Boxing is set to crown a new undisputed heavyweight champion for the first time since Lennox Lewis held the accolade in 2000 when Oleksandr Usyk and Tyson Fury clash in Saudi Arabia in February 2024. The hotly anticipated bout comes after Fury, the WBC heavyweight champion, managed to defend his belt against Derek Chisora while the Ukrainian managed to retain his WBA, IBF and WBO belts against Daniel Dubois in his most recent contest. Both fighters come into the match undefeated, Fury with a 34-0 record with 24 wins via knockout while Usyk holds only 21 wins, 14 by way of knockout. It is the biggest matchup the boxing world has to offer since Fury’s trilogy with former WBC heavyweight champion Deontay Wilder but who will come out on top and who will walk away with their name etched into the history books.

Despite his underwhelming showing against former UFC heavyweight champion Francis Ngannou back in October, the Manchester native will likely enter the fight as slim favourite to walk away with the gold. While Usyk will undoubtedly empty the tank in his bid to add the only belt missing in his collection, the Brit possesses both the size and reach advantage and when on song can outbox almost anyone in the division. The bookies, like the ones listed at compare.bet have Fury as the 11/8 favourite to beat Usyk by decision and 15/4 favourite to win via knockout or technical knockout. The 35-year-old also has the greater experience of the two fighters, as well as the greater big fight experience which counts for a lot in these situations. Having got the better of another famous Ukrainian fighter in Wladimir Klitschko in 2015 and Deontay Wilder on two separate occasions Fury will have no shortage of belief in himself that he can get the job done. Of the few doubts there might be, Fury’s unconvincing wins against southpaw fighters in recent bouts will be the primary concern. Ngannou managed to provide a much sterner test than the WBC Heavyweight Champion was expecting and part of the reason for that was his decision to switch to southpaw. The typically imposing, confident and aggressive Fury was nowhere to be found that night and the same was arguably true of two previous southpaw opponents in Otto Wallin and Francis Pianeta who went the distance against the Gypsy King despite both eventually losing in the end. Wallin’s performance is particularly noteworthy having managed to land more punches than anyone else in a 12-round contest against the Brit with 127 punches in total finding their mark. Usyk is a southpaw himself and will take plenty of encouragement from his upcoming opponent’s struggles against similar fighters in the past.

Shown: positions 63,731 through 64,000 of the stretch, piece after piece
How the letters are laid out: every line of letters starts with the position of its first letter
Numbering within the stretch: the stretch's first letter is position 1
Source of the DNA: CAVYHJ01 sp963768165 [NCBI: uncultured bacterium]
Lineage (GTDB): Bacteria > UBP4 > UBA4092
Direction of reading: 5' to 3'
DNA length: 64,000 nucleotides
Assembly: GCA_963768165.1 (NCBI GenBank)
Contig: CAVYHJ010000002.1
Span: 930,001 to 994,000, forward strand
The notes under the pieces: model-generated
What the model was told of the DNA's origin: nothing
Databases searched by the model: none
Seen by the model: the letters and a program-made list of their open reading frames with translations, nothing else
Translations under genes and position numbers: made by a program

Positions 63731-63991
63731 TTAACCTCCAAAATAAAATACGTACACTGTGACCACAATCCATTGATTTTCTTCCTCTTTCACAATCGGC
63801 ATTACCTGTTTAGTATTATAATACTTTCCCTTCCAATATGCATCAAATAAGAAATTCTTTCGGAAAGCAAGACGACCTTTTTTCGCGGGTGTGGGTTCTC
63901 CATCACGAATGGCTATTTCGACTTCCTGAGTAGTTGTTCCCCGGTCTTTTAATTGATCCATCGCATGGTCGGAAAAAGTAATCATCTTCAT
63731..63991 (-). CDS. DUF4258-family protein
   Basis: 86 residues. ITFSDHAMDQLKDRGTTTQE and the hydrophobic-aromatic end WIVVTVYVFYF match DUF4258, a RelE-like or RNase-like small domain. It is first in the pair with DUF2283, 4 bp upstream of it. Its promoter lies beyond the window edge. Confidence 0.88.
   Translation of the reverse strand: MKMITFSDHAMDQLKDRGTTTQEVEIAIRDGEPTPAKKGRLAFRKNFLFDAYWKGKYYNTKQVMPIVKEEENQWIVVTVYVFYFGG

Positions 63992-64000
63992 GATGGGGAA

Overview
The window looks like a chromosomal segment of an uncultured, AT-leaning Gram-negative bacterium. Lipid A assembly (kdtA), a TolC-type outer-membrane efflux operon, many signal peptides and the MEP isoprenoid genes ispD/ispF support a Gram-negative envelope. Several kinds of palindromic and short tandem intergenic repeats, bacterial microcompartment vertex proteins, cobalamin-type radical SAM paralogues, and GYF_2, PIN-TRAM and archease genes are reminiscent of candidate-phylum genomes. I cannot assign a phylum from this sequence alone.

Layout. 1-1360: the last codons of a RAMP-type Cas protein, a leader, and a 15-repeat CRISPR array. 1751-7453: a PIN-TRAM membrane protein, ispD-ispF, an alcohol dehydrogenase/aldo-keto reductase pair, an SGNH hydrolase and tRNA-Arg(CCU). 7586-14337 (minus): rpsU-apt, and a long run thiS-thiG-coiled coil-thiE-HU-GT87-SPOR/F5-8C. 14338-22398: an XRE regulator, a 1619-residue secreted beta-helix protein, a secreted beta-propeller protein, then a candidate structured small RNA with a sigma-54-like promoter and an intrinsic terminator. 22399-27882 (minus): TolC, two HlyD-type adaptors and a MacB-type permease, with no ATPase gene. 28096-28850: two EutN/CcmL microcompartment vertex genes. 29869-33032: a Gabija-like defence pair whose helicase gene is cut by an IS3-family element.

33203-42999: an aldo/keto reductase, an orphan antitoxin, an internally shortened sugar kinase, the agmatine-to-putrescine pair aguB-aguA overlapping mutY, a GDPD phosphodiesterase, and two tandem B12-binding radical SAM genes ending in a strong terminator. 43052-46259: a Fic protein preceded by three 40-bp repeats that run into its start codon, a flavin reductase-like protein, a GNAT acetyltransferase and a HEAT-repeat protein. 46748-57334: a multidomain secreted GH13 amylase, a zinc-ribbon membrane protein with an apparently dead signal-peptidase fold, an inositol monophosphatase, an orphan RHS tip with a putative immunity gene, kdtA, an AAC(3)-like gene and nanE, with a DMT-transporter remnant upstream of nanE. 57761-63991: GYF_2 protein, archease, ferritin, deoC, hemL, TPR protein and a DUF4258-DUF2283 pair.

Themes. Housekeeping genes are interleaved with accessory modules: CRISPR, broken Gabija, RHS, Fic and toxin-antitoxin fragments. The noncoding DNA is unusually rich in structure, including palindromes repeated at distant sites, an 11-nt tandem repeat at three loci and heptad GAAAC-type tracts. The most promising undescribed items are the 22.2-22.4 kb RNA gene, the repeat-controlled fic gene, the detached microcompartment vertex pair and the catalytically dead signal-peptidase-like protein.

Even so, Usyk often errs on the side of caution in his bouts and that is a strategy that could prove costly against Fury who comes into this bout supremely confident. The Brit has been customarily outspoken on his chances of walking away with the win stating, with his usual aplomb, “I’m going to become the undisputed champion. More than that, I’m destined to cement my legacy as the No.1 fighter of this era. To do that I’ve got to beat this little man, which is easier said than done because he’s a tricky boxer, slick and all of that. But I’ve seen many like him before and when they fight the big men, they struggle. And he will struggle on February 17. I will break him.” For all the pre-fight talk though, the Gypsy King will be astutely aware of the danger Usyk poses to his aspirations of becoming undisputed champ and will not be taking the Ukrainian lightly. After all, the 36-year-old unseated Anthony Joshua as the WBA, IBF and WBO heavyweight champion in convincing fashion and managed to repeat the feat in their rematch for the titles a few months later. Then there’s the current champion’s victory over Derek Chisora to consider. While the upcoming bout pits these two opponents who have never faced each other before against each other, both fighters have fought Chisora with the Ukrainian arguably putting together a more complete performance than his counterpart. Fury might have ended the bout against his fellow Brit with a tenth round stoppage compared to Usyk’s points decision victory, he absorbed a lot more punishment in the process. By contrast, the Cat dismantled the 39-year-old piece by piece, biding his time and picking his moment to strike. It would not be too surprising if we see a similar approach from him and with Fury’s well-documented struggles against southpaws an upset could be on the cards. Either way, when these two warriors enter the ring on February 17th it will define this legendary era of heavyweight boxing. The pair are both in their prime and whatever the outcome, boxing purists, neutrals and casual fans alike will gather in their millions to witness what is shaping up to be one of the greatest spectacles in the history of the sport.